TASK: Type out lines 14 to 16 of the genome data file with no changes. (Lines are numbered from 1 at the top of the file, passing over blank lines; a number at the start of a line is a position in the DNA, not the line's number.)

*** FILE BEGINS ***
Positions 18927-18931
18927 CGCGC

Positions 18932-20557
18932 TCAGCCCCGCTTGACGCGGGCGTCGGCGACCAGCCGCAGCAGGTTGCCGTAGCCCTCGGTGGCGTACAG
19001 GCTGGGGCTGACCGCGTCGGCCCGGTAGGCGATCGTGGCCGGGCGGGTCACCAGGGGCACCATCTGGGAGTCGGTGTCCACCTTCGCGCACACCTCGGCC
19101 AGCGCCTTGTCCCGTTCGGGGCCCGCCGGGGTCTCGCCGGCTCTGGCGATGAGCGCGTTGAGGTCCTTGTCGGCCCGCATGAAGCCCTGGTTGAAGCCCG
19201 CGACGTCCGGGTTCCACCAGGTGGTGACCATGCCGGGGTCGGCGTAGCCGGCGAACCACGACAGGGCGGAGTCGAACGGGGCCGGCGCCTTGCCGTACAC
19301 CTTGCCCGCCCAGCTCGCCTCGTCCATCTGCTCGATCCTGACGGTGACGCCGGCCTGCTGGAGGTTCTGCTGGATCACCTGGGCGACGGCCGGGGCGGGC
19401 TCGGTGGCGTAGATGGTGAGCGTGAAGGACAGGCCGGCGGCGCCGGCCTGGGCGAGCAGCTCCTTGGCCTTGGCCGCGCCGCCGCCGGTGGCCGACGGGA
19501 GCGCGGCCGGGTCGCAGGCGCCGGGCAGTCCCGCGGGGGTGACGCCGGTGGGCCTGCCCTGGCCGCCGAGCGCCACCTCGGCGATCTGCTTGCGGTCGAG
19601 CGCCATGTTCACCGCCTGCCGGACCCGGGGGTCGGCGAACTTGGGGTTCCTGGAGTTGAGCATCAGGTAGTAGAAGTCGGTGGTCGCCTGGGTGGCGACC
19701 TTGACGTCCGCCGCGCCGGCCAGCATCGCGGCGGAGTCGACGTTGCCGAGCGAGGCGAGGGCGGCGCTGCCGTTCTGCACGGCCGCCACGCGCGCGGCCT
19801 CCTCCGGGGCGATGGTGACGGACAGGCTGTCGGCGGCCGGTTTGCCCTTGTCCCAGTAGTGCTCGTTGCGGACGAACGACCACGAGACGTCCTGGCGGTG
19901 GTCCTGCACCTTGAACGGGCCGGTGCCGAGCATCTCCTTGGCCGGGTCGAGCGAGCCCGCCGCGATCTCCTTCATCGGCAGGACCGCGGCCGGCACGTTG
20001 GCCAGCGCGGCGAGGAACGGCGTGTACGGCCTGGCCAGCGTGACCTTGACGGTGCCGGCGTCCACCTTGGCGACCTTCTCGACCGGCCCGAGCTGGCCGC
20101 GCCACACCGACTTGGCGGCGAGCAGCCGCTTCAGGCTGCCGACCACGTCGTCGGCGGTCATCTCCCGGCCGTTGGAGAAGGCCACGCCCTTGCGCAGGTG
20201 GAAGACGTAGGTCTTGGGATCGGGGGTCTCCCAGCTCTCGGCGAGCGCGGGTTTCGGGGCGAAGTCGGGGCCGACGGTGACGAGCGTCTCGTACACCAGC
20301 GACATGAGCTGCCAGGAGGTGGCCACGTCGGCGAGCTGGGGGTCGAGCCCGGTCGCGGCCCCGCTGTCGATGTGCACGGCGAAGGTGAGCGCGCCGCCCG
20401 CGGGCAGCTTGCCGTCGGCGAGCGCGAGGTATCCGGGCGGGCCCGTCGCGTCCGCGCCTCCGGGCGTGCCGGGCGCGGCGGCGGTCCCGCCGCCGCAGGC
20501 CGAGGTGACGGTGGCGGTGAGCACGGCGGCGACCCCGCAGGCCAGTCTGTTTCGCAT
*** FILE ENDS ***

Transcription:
19901 GTCCTGCACCTTGAACGGGCCGGTGCCGAGCATCTCCTTGGCCGGGTCGAGCGAGCCCGCCGCGATCTCCTTCATCGGCAGGACCGCGGCCGGCACGTTG
20001 GCCAGCGCGGCGAGGAACGGCGTGTACGGCCTGGCCAGCGTGACCTTGACGGTGCCGGCGTCCACCTTGGCGACCTTCTCGACCGGCCCGAGCTGGCCGC
20101 GCCACACCGACTTGGCGGCGAGCAGCCGCTTCAGGCTGCCGACCACGTCGTCGGCGGTCATCTCCCGGCCGTTGGAGAAGGCCACGCCCTTGCGCAGGTG